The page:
It appears that disputes have arisen among followers of the sole practice of nembutsu, who argue that ‘these are my disciples’ or ‘those are someone else’s disciples.’ This is utterly senseless.
For myself, I do not have even a single disciple. For if I brought people to say the nembutsu through my own efforts, then they might be my disciples. But it is indeed preposterous to call persons ‘my disciple’ when they say the nembutsu having received the working of Amida.
We come together when conditions bring us to meet and part when conditions separate us. In spite of this, some assert that those who say the nembutsu having turned from one teacher to follow another cannot attain birth. This is absurd. Are they saying that they will take the shinjin given by Amida as if it belonged to them? Such a claim should never be made.
If one comes to be in accord with the spontaneous working of the Vow (jinen), one will awaken to the benevolence of the Buddha and of one’s teachers. (A Record in Lament of Divergences, 6; CWS, p. 664)
This teaching of Shinran Shonin expands upon the implicit sense of the previous chapter of A Record in Lament of Divergences. At the same time, we can put the quote from Shakyamuni Buddha that I set before you into a clearer context.
Shinran is one of very few teachers who was truly aligned to Shakyamuni Buddha’s own outlook. Neither Shakyamuni nor Shinran would claim responsibility for the awakening and spiritual life of those who called themselves their disciples.
As Shakyamuni Buddha moved towards the time of his departure from this world, he completed his journey to Kusinara in the company of his cousin and disciple Ananda. Realising that Shakyamuni was about to die, Ananda asked him to give a final discourse. However, Shakymuni responded to this request with the words, ‘Ananda, what do the mendicants expect of me? … The Tathagata, however, does not think ‘I will take charge of the band of mendicants, or that they will depend on me.’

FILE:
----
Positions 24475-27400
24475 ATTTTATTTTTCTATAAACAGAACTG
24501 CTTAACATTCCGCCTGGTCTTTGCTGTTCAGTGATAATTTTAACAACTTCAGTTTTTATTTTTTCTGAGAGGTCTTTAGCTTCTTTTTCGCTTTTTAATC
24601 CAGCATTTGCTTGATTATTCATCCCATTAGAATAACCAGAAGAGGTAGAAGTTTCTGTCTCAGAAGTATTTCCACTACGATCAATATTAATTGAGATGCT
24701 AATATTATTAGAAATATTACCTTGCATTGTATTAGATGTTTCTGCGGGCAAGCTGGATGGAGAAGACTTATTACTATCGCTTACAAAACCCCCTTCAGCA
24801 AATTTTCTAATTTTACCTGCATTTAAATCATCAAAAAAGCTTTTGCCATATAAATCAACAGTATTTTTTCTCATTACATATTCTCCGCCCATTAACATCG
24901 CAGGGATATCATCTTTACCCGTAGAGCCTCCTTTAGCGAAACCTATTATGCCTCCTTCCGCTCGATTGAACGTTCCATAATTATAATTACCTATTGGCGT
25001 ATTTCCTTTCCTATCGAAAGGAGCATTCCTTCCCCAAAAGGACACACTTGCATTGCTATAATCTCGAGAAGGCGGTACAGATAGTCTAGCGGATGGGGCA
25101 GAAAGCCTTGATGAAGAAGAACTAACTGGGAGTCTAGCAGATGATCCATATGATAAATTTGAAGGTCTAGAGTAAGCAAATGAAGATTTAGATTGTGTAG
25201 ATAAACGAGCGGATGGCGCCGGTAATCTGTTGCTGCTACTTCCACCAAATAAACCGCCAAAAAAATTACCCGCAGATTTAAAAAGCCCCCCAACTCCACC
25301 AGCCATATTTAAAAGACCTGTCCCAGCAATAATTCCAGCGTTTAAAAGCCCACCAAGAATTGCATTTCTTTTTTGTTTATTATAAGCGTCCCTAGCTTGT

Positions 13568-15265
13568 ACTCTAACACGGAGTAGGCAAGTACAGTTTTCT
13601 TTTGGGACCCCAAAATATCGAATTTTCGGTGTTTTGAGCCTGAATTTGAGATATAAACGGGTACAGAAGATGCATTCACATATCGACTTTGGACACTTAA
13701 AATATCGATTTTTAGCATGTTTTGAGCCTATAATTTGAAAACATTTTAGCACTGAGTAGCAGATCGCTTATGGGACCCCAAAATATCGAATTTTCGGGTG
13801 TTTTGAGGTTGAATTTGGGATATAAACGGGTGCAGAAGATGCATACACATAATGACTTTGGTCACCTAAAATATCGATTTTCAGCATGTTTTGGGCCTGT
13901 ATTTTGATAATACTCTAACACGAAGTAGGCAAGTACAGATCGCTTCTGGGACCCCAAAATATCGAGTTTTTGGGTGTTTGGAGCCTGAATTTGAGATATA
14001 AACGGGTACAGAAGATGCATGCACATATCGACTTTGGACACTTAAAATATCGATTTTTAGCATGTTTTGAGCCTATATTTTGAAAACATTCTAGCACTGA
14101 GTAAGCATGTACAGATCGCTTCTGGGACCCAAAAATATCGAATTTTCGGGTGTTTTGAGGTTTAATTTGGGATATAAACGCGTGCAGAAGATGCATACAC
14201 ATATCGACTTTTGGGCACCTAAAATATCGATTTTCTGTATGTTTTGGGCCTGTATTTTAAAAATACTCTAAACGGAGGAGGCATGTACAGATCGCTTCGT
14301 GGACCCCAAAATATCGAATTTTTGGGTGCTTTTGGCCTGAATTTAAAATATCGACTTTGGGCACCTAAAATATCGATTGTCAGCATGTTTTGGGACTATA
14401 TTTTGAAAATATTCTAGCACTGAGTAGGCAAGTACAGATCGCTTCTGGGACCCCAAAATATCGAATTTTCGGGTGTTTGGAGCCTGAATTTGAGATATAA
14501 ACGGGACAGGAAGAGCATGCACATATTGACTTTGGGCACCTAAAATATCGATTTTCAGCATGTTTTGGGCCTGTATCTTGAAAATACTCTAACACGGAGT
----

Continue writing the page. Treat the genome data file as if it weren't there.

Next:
So saying he went on make that famous statement that his followers should ‘depend on nothing else but the Dharma.’
For us, the living embodiment of the Dharma is Amida Buddha, especially the Primal Vow. We hear and receive the command – or call – of the Vow in the Name, Namu-amida-butsu.
I doubt that Shinran was deliberately imitating Shakyamuni. His inner life was naturally such that he could only deny that he had any authority over his disciples. His heart was in tune with the Dharma of Amida Buddha, and nothing else. This became a firm tradition in the Jodo Shinshu and was reiterated by Rennyo Shonin, who insisted that the purpose of a teacher is solely to call upon people to entrust themselves to Amida Buddha’s Primal Vow. Beyond that we are ‘all fellow followers and practicers.’
We all come the the nembutsu way along many winding paths that are special and unique to ourselves. At some point and in many ways the light of Amida Buddha shines in our hearts, showing us exactly as we are – beings in absolute need of the Primal Vow of Amida Buddha. Sometimes there is agency in this realisation, as it was for me, in the form of a person telling me about the wonderful reality of the Primal Vow of Amida Buddha. For others, such an encounter may be with a book, or a visit to a temple.
I recall the experience of a famous Australian Buddhist by the name of Marie Byles. She dedicated her life to the pursuit of the Dharma and studied under mainly meditation masters in Myanmar and Japan. After such a long and arduous search she described the wonder and unsurpassed joy, at last, of casting aside all of this to rely solely upon Namu-amida-butsu. Such a moment, for her, was exhilarating and indescribable. It seems to have been quite spontaneous.
I, Gutoku Shinran, disciple of Shakyamuni, discarded sundry practices and took refuge in the Primal Vow in 1201. (CWS, p. 290)
We come together when conditions bring us to meet and part when conditions separate us. (CWS, p. 664)